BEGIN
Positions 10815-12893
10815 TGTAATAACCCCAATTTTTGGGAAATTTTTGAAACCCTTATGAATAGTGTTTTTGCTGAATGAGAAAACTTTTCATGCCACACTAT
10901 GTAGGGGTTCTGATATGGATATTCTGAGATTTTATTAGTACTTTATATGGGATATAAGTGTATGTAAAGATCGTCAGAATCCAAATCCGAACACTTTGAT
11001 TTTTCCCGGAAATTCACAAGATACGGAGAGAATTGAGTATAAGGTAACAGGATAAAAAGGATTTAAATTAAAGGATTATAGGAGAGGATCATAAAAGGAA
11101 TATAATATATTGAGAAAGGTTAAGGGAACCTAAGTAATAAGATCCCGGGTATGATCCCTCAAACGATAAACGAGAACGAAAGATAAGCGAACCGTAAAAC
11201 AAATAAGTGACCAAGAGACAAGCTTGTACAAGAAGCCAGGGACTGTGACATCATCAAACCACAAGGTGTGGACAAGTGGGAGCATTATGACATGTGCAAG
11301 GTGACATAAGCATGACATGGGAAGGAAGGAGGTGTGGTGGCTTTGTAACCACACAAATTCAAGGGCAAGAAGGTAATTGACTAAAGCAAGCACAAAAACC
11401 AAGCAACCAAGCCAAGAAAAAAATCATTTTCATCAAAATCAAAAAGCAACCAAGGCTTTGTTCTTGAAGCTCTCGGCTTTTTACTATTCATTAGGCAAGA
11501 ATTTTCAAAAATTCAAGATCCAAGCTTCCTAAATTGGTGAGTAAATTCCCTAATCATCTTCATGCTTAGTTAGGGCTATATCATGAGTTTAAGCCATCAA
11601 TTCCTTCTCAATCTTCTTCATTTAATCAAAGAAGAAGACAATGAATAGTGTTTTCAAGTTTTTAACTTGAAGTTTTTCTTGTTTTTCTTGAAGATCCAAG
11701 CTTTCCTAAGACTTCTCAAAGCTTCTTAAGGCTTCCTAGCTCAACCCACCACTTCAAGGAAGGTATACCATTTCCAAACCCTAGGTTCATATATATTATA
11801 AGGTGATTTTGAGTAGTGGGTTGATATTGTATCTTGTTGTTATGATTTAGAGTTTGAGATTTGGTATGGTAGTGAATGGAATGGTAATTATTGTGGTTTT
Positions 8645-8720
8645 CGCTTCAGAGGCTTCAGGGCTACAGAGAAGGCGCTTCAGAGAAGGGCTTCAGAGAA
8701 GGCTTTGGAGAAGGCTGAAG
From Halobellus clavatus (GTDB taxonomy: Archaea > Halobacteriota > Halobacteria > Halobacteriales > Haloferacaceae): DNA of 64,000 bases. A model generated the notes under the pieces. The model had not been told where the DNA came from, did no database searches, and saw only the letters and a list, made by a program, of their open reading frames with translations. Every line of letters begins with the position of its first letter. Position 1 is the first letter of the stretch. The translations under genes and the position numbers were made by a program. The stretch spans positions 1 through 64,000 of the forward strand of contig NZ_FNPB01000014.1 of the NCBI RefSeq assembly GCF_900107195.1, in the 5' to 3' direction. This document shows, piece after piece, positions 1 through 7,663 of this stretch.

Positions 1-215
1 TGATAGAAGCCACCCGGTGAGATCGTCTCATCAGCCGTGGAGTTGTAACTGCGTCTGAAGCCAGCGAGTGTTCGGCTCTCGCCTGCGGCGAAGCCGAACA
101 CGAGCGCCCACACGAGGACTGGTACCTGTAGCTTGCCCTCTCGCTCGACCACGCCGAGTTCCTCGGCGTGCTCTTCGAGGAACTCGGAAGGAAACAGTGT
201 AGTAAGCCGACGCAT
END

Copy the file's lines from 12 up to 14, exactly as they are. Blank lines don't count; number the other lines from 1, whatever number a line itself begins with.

11801 AGGTGATTTTGAGTAGTGGGTTGATATTGTATCTTGTTGTTATGATTTAGAGTTTGAGATTTGGTATGGTAGTGAATGGAATGGTAATTATTGTGGTTTT
Positions 8645-8720
8645 CGCTTCAGAGGCTTCAGGGCTACAGAGAAGGCGCTTCAGAGAAGGGCTTCAGAGAA